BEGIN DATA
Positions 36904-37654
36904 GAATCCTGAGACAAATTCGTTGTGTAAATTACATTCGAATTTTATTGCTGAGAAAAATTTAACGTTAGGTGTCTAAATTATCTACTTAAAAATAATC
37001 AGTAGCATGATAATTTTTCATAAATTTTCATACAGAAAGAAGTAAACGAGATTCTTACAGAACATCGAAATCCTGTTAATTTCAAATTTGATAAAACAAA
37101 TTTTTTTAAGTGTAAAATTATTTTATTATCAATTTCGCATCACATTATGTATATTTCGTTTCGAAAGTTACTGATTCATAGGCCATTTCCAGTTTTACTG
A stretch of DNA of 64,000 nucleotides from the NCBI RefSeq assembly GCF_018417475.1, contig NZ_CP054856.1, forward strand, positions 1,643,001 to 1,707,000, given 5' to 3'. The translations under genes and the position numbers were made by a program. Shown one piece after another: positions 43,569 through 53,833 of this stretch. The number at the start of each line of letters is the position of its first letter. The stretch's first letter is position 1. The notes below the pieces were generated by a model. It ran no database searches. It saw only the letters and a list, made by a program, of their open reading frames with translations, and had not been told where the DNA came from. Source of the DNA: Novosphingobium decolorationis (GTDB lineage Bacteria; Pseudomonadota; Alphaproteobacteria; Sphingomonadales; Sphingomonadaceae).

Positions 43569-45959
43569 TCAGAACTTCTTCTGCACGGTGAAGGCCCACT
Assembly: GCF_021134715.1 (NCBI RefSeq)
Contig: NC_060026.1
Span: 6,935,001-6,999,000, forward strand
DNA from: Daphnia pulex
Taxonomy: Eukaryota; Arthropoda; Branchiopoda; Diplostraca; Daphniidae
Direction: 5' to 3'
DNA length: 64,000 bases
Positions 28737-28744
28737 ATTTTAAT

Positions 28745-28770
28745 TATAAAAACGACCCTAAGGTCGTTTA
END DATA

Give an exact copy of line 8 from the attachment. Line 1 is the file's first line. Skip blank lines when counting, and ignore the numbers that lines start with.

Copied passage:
Assembly: GCF_021134715.1 (NCBI RefSeq)